Graduate students whose enrollment at Michigan State University is interrupted for any reason so that they are not enrolled for three consecutive semesters, including the Summer Sessions, must apply for readmission. Students must submit the readmission application form on the Office of the Registrar’s website. Domestic students must do this one month before their intended semester of re-entry and international students must complete it four months before. Students must send official transcripts of all work taken while not enrolled at Michigan State University to the HALE program secretary, at least one month prior to the first day of registration for the semester in which the student expects to resume graduate studies. The application for readmission is approved first at the unit level and by the department chair. Those who have been separated from the program longer than two years may be subject to review by the admissions committee, in accordance with the HALE readmission policy.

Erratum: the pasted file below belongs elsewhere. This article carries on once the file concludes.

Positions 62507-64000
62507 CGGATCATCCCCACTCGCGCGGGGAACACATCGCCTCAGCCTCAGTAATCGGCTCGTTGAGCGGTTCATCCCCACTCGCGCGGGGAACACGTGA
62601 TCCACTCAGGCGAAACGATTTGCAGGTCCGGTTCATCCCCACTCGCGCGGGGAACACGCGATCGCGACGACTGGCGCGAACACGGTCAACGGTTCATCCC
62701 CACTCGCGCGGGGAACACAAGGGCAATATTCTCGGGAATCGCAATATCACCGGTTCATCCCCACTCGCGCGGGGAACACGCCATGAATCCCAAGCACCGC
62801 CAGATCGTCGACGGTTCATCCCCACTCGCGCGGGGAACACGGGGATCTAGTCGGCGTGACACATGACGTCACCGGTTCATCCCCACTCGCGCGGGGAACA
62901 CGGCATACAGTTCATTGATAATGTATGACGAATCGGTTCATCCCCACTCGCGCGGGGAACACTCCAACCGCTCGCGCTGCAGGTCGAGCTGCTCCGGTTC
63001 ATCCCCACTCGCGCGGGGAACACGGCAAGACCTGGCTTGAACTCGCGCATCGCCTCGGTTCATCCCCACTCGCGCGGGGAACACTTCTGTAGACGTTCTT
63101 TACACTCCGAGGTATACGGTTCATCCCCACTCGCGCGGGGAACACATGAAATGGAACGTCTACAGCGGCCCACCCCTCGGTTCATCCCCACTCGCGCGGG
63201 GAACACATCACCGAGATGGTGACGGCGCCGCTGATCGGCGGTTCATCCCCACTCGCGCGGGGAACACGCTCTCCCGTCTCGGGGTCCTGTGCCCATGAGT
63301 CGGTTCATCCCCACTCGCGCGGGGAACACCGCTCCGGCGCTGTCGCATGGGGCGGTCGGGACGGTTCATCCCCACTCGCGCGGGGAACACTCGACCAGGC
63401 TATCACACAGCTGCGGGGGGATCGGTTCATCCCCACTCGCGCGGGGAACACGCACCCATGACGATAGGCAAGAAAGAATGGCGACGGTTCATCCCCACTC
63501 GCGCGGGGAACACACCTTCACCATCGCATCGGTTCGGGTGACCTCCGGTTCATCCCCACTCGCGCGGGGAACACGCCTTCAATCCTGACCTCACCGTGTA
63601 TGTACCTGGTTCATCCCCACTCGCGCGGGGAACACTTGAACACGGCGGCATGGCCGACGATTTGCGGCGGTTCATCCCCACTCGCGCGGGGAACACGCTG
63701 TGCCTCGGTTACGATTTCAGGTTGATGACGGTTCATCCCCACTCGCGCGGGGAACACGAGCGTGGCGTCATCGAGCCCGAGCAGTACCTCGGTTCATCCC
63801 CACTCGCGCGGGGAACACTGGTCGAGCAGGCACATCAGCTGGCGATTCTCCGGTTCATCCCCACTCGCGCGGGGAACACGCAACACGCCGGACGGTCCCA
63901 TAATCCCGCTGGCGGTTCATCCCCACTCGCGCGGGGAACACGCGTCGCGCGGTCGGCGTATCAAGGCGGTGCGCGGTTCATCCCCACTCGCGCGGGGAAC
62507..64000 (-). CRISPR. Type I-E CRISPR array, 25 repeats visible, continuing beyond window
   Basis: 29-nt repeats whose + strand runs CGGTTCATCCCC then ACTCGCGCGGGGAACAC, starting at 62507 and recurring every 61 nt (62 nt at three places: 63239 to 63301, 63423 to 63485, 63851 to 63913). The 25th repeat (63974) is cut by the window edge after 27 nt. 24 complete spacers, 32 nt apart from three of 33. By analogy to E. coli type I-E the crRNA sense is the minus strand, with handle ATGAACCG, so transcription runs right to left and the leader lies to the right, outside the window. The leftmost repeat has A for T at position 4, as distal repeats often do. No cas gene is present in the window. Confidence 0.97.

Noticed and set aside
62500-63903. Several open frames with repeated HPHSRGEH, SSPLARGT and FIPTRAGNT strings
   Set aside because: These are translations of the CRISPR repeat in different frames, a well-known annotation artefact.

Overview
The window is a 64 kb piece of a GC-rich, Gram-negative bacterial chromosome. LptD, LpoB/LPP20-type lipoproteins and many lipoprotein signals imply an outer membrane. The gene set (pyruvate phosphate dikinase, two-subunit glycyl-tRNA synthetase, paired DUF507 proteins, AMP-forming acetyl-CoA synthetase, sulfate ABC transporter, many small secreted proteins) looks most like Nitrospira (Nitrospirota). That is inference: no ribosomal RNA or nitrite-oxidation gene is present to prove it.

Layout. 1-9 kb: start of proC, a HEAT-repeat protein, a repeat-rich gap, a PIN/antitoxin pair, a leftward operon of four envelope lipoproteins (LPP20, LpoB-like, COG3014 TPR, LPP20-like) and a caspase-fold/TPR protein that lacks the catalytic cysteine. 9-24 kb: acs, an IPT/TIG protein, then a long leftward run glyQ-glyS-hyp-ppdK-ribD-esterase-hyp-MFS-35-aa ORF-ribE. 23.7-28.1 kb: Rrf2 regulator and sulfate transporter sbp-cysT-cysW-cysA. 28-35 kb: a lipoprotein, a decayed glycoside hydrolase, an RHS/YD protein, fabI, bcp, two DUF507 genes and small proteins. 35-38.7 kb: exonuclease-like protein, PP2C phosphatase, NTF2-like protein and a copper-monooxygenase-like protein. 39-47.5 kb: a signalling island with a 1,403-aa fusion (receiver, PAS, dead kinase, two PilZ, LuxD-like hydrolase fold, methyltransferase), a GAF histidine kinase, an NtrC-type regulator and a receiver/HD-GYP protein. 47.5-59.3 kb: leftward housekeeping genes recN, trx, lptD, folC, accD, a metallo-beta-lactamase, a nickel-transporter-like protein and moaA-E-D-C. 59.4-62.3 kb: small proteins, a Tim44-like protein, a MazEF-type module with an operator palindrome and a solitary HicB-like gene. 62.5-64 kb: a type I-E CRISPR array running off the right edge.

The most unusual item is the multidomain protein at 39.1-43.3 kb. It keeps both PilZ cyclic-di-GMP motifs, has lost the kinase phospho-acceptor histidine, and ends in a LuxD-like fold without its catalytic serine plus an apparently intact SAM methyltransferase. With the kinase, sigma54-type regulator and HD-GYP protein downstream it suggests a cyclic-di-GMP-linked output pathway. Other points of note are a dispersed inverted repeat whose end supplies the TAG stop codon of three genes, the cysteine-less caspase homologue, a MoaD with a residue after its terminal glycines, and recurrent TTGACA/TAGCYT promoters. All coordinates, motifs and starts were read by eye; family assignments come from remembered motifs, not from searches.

The conditions of readmission, based on the length of time one has been away from courses and MSU, include the following at a minimum: a) one might need to take some of the core courses; b) one might need to retake and pass part one of the comprehensive examination. Any student who goes beyond a certain length of time since their exam without completing the degree is required to retake part one of the exam. The core courses will be instrumental in preparing readmitted students for the exam and reacquainting them with the current process and; c) one might need to reconstitute a dissertation committee to make progress on your proposal and dissertation work. New advisors will be assigned.
Readmission with Change of Program
A graduate student wishing to pursue a degree or program other than the one originally sought, and who has not enrolled for three consecutive semesters, including the Summer Sessions, or who has completed prior courses of study, should file the Application for Readmission form and transcripts as described above. Further, the student should apply to the academic unit administering the proposed new degree or program at least six weeks in advance of its deadline for ordinary applications to allow time to file with that unit any additional information it may need before the deadline.
Upon admission to the HALE doctoral degree program, students are assigned a faculty member who serves as their initial academic advisor (temporary). The student has the right to change academic advisors and should seek the support of the program director or the department chair if this move is difficult.